Jesus gives an unambiguous answer about which route is guaranteed to bring a spiritual traveler into unending relationship with God. He says that HE is the route. HE is the road. HE is the TripTik. Whatever tracks Jesus lays down, whoever follows in them is bound to end up where Jesus is—inhabiting downtown accommodations in the place where God is.

But is the unambiguous answer also an exclusive answer? Some say that in order to arrive at the hoped-for eternal destination, it is necessary to invoke Jesus’ name as though it were the exclusive currency taken at the toll gate. But here’s something I’ve noticed: If I want to arrive in Chicago, I don’t just speak the name “Chicago” and, poof, find myself teleported to the western shore of Lake Michigan. I still must traverse the network of highways. And while it may be important for me to know which direction to head, the road itself doesn’t particularly care if I call it I-90, I-94 or the Dan Ryan Expressway. The fact that I’m following the road and trusting where it leads is what matters.

To trust and follow Jesus is to tailgate him, to keep just inches off his bumper. His way is the way of selfless love and deep compassion. To go there is to leave behind whatever appears in the rear view mirror and move forward, ever closer to the spot that’s circled on the TripTik—ever closer to that place in the heart where God resides.

Thursday, May 8, 2014

Gates and Doorways

Watchword for the week of May 11, 2014:

Jesus says, “I am the gate. Whoever enters by me will be saved, and will come in and go out and find pasture.” John 10: 9

When I was a very young girl, my mother worked in a most amazing building. I had no idea what she did there, but I loved paying her a visit in the impressive white-columned, dome-topped structure set squarely in the middle of Downtown.* With gold ceilings and polished stone balconies, green marble walls and peacock-hued mosaics, the building’s interior was even more stunning than its exterior. But above all the grandeur, what captivated my pre-school imagination more than anything else was the revolving door: enormous frames of dark wood surrounding mesh embedded glass panes bisected by bronze push bars I was not weighty enough to budge. If we were to make progress, Daddy would have to stand behind me in the pie-wedge compartment and push off. He would also have to tell me when to hop out, something I was afraid to do. More often than not, we would have to make several revolutions before I saved up the courage to shoot through the opening and enter the lobby. This gateway both fascinated and intimidated me, but it always beckoned.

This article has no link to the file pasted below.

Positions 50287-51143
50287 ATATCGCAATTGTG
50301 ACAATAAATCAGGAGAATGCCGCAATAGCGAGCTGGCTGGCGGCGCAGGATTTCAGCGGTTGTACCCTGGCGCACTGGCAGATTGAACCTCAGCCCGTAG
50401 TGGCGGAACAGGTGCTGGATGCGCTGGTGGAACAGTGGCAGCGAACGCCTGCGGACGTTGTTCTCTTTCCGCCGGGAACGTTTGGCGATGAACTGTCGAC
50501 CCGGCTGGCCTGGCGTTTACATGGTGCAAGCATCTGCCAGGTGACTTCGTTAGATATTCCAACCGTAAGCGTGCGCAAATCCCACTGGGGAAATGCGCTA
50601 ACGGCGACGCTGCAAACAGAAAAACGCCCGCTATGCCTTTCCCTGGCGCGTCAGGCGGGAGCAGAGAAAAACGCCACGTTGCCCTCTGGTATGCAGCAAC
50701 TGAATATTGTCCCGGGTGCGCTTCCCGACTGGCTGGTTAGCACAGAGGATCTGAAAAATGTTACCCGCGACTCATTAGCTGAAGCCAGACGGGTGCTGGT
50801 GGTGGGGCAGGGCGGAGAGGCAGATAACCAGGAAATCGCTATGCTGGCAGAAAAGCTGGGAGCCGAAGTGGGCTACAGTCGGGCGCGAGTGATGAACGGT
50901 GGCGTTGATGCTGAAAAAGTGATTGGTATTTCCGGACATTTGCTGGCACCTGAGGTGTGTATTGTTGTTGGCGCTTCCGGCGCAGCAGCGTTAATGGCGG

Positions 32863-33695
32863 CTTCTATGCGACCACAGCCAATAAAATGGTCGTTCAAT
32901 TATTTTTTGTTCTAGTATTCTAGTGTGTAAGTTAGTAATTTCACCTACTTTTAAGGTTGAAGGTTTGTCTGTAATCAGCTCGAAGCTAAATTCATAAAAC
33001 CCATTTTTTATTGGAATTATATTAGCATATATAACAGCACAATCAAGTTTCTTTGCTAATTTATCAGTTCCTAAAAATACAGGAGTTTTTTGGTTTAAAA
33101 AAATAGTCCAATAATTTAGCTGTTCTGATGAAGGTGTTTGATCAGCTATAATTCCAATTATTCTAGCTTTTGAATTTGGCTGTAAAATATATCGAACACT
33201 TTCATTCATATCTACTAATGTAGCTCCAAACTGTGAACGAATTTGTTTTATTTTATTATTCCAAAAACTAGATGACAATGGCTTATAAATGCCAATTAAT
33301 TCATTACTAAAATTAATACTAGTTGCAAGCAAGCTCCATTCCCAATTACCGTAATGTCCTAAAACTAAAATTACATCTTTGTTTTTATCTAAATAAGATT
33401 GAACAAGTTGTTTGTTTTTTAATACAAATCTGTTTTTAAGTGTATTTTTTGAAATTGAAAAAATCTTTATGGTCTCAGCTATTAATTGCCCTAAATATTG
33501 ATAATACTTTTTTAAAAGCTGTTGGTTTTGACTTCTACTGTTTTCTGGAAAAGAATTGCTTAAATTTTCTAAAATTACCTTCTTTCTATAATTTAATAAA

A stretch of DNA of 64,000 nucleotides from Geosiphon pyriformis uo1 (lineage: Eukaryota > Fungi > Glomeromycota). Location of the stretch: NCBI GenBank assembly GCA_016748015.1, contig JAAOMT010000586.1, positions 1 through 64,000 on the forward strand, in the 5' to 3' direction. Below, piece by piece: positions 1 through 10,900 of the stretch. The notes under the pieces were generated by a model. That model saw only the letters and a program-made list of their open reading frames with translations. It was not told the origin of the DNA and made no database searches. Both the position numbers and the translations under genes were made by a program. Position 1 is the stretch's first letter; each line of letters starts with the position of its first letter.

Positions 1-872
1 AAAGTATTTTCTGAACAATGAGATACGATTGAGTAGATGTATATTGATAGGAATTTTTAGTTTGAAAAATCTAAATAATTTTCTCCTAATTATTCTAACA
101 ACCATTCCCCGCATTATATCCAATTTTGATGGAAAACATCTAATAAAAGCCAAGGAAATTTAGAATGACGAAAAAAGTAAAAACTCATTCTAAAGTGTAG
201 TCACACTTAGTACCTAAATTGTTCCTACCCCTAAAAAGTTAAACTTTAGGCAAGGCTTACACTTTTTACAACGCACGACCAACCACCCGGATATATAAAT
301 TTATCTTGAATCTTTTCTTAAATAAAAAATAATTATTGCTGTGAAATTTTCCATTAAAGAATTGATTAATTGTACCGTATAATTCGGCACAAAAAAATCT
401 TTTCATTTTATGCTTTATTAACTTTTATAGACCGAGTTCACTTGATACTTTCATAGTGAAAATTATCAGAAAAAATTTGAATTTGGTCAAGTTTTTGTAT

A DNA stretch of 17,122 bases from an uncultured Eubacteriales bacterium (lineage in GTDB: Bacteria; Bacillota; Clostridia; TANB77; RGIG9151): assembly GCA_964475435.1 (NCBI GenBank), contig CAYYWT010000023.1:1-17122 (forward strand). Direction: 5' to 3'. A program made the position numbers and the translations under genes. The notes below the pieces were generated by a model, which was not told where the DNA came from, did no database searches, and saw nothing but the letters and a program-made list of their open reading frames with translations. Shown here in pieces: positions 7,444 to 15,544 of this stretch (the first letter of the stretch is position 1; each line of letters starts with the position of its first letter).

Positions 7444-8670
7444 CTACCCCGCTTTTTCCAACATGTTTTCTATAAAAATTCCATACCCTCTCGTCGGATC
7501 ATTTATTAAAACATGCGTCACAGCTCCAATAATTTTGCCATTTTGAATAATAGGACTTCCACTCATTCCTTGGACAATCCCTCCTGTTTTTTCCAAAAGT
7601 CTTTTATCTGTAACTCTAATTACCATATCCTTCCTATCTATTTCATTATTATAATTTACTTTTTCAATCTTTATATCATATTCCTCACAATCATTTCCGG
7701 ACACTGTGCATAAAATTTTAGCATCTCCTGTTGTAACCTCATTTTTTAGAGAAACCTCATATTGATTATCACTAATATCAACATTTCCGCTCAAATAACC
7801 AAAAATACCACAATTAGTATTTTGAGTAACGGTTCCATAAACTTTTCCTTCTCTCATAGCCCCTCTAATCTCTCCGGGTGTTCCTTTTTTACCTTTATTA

Jesus never identifies himself as a revolving door (which is not surprising since the first one wasn’t designed until 1881), but he does use the gate metaphor to describe himself and his mission. You probably know this already, but in case not, when Jesus speaks of being a gate, he is talking about the threshold of a sheepfold. A sheepfold is a rustic, roofless, community corral where shepherds can secure their flocks while they catch a few hours of sleep. It’s really nothing more than a low-walled box with a gap in the perimeter. The gap is the entrance/exit. It has no door, per se. In order to block the gap in the wall, a shepherd stretches out across it. A shepherd becomes the door. A shepherd prevents the sheep from wandering out, and predators from wandering in. A shepherd is the entire security system. A shepherd personally takes on the risk and the responsibility of the flocks’ welfare.

If Jesus is watching the gate—being the gate—what a relief that should be to his followers! If Jesus is checking ID’s, that’s one less thing the rest of us have to worry about. If Jesus is assuming all risk and responsibility for who is in and who is out, then we can relax. Secure and unburdened from needing to judge one another, both the ones on the outside and the ones on the inside, we are remarkably free. With that freedom, we move from the protected enclosure, encouraged to wander out beyond the walls to discover nourishment and fulfillment. We are saved, and will come in and go out and find pasture.